December 14, 2013
Belmont, Western Australia.
Nkeiru sat, a bit fidgety. Her eyes did a clean sweep of all illustrations on the wall; and to every other item that caught her attention—anything to keep her eyes, and mind, from Dr. Audre as she flipped through the pages of the file she held.
When Dr. Audre looked up, Nkeiru met her gaze immediately. Dr. Audre was professional enough to keep her face free of any expression.
“When did you first notice the decline in symptoms?”
“I . . . About—” Nkeiru paused to steady her breath, and to think too. Dr. Audre watched her closely. “About three days ago. My breasts,” she said, her right palm placed beneath both breasts. “I don’t feel sore anymore. The morning nausea gone, suddenly—just the way it started.”
The doctor’s face still held no expression. She only nodded while Nkeiru spoke.
“Ok, madam.” Dr. Audre said, with a smile—the first expression since the conversation started. Nkeiru prayed the doctor will maintain the smile. Dr. Audre held on to it for a while as she said some other words, directing Nkeiru’s attention towards the little bed in her office, with the doppler fetal monitor beside it. She had said to Nkeiru, “I want to check for fetal heart tones.”
“I didn’t see my blood.” Nkeiru said as she laid her back on the bed. She found it hard to contain her concern, and despair.
“Be relaxed, madam. Its too early to reach a conclusion.”
Ambrose Giwa Holdings, Lagos.
Kathryn felt young and confident as she walked from her car to her office building. Kathryn normally favoured the more serious, darker colours. But today she wore an orange coloured camisole on a sandy-brown skirt. She only played down on the colours with a black long-sleeved jacket, and equally fitting black shoes. The cool air of the air-conditioner was first—in the list of those—to greet the change in her dress sense as it blew on the slightly exposed part of her upper cleavage.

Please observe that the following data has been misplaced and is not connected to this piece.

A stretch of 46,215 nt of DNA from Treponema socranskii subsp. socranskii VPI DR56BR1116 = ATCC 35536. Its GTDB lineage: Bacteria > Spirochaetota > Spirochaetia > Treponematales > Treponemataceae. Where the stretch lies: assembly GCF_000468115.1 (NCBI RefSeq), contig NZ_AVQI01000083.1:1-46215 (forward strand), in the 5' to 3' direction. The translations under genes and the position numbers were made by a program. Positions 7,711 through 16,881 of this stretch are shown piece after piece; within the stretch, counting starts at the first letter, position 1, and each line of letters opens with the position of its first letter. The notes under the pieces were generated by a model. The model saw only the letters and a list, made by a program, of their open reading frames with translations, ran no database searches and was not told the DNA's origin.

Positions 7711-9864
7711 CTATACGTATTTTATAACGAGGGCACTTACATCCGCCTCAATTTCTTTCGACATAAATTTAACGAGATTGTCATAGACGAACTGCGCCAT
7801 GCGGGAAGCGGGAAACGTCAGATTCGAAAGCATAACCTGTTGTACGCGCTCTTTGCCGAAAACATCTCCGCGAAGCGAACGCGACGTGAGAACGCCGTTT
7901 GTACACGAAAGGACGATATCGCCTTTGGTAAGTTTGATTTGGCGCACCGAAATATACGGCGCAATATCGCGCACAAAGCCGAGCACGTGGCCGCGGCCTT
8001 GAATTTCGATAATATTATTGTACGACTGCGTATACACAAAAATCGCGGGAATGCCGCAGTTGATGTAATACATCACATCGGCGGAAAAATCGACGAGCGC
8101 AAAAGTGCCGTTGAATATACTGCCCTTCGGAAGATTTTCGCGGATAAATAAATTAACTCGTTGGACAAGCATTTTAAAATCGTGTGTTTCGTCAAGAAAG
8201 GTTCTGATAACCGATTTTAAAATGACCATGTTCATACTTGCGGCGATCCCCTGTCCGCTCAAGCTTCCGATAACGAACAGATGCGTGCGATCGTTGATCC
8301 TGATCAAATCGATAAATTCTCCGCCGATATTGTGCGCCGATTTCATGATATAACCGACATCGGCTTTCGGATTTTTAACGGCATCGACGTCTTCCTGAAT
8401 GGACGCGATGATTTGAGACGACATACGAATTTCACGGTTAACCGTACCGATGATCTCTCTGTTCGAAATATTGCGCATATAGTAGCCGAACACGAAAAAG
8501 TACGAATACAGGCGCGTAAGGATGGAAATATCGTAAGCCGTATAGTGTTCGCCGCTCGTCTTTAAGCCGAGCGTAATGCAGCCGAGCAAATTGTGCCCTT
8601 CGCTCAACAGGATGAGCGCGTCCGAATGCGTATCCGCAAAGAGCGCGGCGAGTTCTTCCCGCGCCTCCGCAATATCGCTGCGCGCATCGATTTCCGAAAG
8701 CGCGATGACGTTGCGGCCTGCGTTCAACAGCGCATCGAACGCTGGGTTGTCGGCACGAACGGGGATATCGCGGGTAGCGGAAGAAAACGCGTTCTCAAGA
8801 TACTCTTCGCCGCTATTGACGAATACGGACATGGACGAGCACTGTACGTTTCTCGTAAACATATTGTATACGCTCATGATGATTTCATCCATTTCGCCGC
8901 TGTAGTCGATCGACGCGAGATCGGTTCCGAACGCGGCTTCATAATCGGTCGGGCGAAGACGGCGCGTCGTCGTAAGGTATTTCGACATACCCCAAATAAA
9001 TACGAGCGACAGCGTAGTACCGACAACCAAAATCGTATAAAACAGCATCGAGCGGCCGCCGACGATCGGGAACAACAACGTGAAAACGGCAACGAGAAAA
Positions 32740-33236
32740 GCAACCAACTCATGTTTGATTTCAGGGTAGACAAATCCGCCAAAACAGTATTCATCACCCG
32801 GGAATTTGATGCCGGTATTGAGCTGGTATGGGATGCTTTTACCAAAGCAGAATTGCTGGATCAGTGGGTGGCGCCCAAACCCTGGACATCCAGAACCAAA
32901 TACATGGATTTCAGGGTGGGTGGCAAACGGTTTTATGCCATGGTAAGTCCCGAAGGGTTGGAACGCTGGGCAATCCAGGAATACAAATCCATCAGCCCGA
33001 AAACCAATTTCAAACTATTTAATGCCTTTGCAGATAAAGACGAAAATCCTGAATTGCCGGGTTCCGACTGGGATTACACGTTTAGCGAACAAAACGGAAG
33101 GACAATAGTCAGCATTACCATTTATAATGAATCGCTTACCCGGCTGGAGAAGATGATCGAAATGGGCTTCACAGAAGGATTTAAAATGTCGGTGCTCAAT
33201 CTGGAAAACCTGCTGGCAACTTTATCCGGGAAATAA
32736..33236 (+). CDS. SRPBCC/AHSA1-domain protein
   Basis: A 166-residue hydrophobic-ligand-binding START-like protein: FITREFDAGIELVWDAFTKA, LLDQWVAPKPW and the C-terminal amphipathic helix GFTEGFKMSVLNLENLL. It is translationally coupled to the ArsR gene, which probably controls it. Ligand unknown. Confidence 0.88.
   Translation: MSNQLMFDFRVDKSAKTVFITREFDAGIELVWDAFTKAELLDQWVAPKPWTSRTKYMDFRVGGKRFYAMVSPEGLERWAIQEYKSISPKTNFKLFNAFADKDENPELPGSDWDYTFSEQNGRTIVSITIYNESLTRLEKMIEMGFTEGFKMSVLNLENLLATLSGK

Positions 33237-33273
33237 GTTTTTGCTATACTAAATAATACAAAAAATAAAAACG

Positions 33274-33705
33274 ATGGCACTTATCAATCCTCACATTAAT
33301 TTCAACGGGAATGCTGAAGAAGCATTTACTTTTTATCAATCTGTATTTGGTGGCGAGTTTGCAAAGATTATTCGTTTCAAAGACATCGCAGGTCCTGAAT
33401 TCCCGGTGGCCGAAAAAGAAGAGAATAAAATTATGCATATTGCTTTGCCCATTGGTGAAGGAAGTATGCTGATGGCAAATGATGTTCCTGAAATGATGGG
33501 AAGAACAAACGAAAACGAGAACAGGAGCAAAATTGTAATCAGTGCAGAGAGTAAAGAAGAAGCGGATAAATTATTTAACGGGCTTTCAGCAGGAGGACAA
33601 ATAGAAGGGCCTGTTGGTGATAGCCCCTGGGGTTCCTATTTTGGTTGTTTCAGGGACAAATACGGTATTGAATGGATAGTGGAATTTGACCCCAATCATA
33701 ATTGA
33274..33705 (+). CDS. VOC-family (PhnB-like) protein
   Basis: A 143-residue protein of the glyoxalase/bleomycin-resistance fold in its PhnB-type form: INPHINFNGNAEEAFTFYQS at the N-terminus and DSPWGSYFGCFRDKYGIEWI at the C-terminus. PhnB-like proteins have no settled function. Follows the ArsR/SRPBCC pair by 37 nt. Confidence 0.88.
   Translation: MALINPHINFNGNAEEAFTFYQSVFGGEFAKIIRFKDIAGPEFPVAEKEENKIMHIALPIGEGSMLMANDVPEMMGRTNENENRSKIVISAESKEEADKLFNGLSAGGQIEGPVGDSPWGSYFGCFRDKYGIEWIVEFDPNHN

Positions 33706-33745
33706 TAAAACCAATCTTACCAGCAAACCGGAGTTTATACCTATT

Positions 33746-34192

“What’s with the springy model-like steps this morning?” She heard from behind her. Kathryn needn’t turn to know who it was. James Salako’s high-pitched, near feminine voice easily gave him away.
“Nothing special,” Kathryn said to James who had quickened his steps, and now walked by her side. “I’m sure you just paid a little more attention this morning.”
“I doubt.” As they approached Kathryn’s office, James Salako whispered, “Girl you almost turned me on.”
“Almost?” Kathryn questioned. She laughed heartily, knowing she had chosen the right colours. “I guess I ought to do better then. I really got to up my game.” Kathryn said as she winked at James, and pulled at his thin blue tie. Her action, she knew, was a little improper, only if someone aside James was there. It didn’t matter since no one was in sight.
“I just might get turned on, girl.” James said, returning the wink. What about lunch, huh? I’ll pay.”
“I wish.” Kathryn said, turning the knob of her office door. She had a broad smile. “Actually—someone beat you to it.” She knew she had nowhere to go, except the meeting at Dr. Zakari’s hospital.
“I thought as much.” James said, a mile-wide smirk on his face. “I pray he’s worth your time.”
Kathryn had a playful frown as she closed the door behind her, in James’ face. She pressed her head on the door and heard James’ laugh. Kathryn smiled. Their friendship had grown in the last two weeks after she had begged to use James’ phone. James had simply punched a few buttons and dropped the phone on her table. He had walked out of her office, leaving Kathryn and his phone behind.
Kathryn was sure James had changed his screen saver with the few buttons he had tapped. The new screen saver was a photo of James and an equally dashing young man. It was a photo they had taken in James’ sitting room. After about six years of knowing James, Kathryn, with the help of the photo, could rightly place his sexuality. She was sure James really wanted her to know.